You can add a fundraising element to your color run in two ways:
- By adding a donation amount to the color run registration fee. That way, a portion of the registration fee is guaranteed to go directly to supporting your cause (make sure the remaining part can cover up all your event expenses though!)
- By setting up donations/pledges pages for registered participants. By enabling each participant to raise funds through donations from friends and family, you are greatly increasing the pool of people that can contribute to your event's fundraising pot.
Ideally, you'd want to do both: participants contribute something to the cause through their registration fee and then help fundraise further through pledges/donations on their personal fundraising page.
If you do enable crowd-fundraising (option 2), you should definitely consider signing up with a fundraising platform. These platforms will help your participants create their own personal fundraising pages with all raised funds (net of platform and payment processing fees) going to your nominated event bank account. It's well worth it and will help your fundraising go a lot further.
Frequently Asked Questions
Should I offer timing in my color run?
You can, but most color runs don't. People don't take part in color runs for the time. They do it for the experience.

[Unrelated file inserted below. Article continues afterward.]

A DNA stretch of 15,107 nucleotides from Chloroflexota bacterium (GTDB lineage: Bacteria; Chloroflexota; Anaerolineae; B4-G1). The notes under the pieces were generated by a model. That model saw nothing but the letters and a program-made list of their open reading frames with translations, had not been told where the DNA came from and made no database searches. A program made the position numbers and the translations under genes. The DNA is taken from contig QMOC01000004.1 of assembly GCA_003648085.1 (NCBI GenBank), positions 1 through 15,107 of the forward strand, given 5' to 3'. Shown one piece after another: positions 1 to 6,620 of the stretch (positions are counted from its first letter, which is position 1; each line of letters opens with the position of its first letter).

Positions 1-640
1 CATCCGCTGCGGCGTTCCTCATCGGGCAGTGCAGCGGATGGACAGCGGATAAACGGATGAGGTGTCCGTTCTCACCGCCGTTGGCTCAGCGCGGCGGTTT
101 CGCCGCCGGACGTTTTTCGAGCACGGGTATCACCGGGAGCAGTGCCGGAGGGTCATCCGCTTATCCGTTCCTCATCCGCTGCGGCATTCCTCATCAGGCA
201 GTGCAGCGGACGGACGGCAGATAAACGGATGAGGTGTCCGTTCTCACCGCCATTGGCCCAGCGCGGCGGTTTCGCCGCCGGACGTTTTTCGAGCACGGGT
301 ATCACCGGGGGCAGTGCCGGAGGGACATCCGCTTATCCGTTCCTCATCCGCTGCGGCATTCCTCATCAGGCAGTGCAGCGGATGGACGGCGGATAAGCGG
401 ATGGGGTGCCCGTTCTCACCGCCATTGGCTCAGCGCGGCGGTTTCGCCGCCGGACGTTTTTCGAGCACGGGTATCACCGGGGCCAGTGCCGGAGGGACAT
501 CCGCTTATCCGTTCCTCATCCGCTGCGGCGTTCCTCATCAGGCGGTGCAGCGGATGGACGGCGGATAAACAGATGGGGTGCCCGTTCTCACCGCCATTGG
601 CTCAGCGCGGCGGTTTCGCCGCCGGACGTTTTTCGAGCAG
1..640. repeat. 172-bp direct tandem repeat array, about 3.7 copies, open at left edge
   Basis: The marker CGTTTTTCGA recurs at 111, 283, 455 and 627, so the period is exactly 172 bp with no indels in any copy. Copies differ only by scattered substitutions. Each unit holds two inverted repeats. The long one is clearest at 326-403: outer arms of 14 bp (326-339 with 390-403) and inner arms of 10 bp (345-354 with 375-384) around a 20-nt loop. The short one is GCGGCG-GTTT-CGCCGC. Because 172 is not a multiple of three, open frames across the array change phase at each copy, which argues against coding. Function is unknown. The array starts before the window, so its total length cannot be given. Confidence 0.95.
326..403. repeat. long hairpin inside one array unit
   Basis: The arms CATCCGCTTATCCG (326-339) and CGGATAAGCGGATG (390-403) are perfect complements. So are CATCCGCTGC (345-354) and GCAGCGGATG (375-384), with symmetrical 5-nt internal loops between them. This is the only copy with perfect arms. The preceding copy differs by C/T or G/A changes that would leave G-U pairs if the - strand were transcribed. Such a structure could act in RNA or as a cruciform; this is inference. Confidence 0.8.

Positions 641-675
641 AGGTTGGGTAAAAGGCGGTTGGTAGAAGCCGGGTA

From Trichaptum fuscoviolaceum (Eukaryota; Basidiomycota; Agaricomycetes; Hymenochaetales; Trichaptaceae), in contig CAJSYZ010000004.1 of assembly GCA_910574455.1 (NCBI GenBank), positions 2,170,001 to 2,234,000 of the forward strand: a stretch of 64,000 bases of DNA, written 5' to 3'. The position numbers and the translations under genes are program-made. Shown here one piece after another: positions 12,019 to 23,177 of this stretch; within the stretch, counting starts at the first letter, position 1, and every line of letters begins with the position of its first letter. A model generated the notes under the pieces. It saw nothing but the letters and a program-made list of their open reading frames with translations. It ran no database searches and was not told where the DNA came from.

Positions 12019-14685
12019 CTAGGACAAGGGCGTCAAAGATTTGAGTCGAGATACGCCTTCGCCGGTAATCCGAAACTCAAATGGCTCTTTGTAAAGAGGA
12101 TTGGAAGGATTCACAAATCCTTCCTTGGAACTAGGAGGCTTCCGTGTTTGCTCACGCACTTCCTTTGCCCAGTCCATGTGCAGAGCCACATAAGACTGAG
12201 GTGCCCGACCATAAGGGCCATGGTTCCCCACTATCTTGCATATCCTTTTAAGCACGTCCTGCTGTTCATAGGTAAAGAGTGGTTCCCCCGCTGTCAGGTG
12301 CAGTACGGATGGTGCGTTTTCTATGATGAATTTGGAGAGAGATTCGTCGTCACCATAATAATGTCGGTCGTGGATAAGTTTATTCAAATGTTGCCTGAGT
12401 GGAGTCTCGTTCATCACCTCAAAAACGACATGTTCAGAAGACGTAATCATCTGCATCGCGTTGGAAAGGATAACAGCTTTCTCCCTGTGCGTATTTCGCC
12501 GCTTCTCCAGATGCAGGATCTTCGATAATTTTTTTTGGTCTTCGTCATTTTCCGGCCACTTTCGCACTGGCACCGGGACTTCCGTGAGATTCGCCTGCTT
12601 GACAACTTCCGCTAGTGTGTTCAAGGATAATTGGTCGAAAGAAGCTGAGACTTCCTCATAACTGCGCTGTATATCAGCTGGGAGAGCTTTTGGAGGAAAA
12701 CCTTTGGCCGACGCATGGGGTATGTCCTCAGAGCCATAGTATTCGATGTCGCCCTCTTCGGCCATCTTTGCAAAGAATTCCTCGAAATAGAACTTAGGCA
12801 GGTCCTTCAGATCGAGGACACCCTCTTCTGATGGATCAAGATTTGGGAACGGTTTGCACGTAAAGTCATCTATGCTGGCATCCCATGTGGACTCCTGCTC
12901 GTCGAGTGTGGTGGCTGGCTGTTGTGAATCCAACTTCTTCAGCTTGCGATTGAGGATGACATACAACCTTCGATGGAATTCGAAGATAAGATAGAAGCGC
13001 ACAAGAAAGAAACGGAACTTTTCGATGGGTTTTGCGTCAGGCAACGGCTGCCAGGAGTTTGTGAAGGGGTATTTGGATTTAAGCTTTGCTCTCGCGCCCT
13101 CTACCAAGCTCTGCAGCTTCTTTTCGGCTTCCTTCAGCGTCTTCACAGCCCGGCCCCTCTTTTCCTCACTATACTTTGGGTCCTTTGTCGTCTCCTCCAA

Can I call my run "Color Run"?
You definitely can't call it The Color Run, as that is trademarked by the original color run organizer. Various other names, like Color Dash, have also been trademarked by other events, so make sure you check your preferred name doesn't get you into trouble.
What if it rains during my run?
That shouldn't be a problem. Washing up will be a bit trickier for participants, but you may get a self-cleaning course, which is great!
How much color powder will I need?
Between the color you'll need for your color stations and the powder bags you'll give participants for color tosses, you'll probably need between 1/2 and 1 lb per participant, based on a 3oz cup throw per participant per station. But do check with your color powder supplier, they'd be able to provide a much better estimate.
Where can I buy color powder for my run?
There's lots of places you can buy color powder online (also called Holi powder). You can find a range of specialist color powder products at great prices on Color Blaze, or even check out Amazon, if that's easier for you.
Wherever you end up getting your color powder from, make sure the powder you buy is food-grade, FDA-approved (or similar) and non-toxic.